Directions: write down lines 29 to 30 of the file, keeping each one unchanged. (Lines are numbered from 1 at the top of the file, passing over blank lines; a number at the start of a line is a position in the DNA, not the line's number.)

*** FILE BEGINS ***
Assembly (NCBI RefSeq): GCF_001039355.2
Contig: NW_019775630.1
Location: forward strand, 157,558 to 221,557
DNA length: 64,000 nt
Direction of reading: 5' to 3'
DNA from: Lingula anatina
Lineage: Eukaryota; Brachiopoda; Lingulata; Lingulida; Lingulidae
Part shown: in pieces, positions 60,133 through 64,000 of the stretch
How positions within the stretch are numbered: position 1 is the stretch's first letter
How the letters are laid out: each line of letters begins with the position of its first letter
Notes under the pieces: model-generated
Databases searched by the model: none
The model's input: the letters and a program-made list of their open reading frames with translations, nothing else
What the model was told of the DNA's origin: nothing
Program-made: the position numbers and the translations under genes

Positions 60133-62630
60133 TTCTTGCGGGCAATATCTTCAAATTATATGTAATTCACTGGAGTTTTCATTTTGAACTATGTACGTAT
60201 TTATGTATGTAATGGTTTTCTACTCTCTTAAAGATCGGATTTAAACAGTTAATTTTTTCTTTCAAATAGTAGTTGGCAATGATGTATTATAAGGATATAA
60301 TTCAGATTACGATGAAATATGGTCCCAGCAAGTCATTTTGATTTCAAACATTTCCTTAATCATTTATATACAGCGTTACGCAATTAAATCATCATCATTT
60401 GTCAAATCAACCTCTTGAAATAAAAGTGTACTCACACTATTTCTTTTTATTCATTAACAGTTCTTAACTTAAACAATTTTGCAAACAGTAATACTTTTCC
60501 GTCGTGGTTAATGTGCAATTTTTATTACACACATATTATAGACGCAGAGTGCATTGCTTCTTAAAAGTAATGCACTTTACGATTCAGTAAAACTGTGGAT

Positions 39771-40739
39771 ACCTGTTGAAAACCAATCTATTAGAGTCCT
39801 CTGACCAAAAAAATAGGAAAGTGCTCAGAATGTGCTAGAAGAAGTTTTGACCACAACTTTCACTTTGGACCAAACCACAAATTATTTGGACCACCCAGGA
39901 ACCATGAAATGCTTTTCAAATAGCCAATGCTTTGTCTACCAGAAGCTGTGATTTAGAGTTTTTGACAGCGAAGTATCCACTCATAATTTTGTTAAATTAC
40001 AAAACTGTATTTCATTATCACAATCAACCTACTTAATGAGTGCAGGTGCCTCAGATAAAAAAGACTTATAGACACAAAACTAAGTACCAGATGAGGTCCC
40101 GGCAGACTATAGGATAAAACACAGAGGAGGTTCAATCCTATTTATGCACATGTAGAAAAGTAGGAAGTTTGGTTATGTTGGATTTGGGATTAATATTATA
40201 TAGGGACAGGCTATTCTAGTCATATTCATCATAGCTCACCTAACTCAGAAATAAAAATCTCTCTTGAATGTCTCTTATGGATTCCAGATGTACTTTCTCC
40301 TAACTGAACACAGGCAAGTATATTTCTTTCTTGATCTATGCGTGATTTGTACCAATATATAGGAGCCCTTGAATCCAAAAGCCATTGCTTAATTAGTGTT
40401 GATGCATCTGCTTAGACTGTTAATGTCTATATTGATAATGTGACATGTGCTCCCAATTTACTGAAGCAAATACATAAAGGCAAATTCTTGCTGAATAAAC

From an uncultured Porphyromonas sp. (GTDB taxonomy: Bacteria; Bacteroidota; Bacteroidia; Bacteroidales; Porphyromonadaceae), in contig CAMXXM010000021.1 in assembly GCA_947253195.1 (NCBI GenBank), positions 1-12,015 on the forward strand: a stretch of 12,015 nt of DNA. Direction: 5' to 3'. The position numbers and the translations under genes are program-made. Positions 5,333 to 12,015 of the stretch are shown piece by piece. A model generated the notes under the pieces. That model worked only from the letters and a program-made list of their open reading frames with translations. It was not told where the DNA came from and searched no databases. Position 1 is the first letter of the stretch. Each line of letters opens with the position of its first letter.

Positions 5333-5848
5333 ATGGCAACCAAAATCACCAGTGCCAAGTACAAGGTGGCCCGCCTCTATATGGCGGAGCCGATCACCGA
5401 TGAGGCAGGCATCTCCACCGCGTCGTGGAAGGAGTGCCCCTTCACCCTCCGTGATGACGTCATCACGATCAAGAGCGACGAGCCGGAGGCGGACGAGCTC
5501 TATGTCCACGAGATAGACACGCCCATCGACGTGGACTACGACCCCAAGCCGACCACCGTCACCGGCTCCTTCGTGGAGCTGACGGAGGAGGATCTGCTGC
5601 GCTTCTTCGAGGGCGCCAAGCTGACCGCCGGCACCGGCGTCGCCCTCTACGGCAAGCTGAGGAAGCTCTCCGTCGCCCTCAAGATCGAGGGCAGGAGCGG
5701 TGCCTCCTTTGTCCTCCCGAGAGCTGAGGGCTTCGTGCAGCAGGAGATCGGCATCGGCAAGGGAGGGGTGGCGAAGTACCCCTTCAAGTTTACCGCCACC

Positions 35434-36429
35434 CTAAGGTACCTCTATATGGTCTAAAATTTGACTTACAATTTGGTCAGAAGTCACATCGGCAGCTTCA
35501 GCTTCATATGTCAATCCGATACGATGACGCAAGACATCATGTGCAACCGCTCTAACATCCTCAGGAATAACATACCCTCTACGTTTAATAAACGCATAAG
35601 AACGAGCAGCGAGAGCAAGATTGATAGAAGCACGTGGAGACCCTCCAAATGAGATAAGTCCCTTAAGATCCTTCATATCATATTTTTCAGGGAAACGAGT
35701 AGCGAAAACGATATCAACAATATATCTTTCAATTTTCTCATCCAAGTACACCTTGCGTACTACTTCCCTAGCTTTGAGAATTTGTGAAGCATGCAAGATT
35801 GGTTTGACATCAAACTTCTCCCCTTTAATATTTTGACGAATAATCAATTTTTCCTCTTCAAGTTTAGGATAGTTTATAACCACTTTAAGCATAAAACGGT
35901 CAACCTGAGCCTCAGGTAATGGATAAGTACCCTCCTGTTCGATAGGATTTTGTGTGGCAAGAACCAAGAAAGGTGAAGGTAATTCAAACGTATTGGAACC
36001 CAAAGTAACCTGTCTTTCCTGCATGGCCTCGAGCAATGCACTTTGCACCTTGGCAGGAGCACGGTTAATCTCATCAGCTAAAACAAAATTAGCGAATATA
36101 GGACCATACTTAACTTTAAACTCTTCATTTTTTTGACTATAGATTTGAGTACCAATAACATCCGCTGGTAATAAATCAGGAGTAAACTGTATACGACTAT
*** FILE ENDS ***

40301 TAACTGAACACAGGCAAGTATATTTCTTTCTTGATCTATGCGTGATTTGTACCAATATATAGGAGCCCTTGAATCCAAAAGCCATTGCTTAATTAGTGTT
40401 GATGCATCTGCTTAGACTGTTAATGTCTATATTGATAATGTGACATGTGCTCCCAATTTACTGAAGCAAATACATAAAGGCAAATTCTTGCTGAATAAAC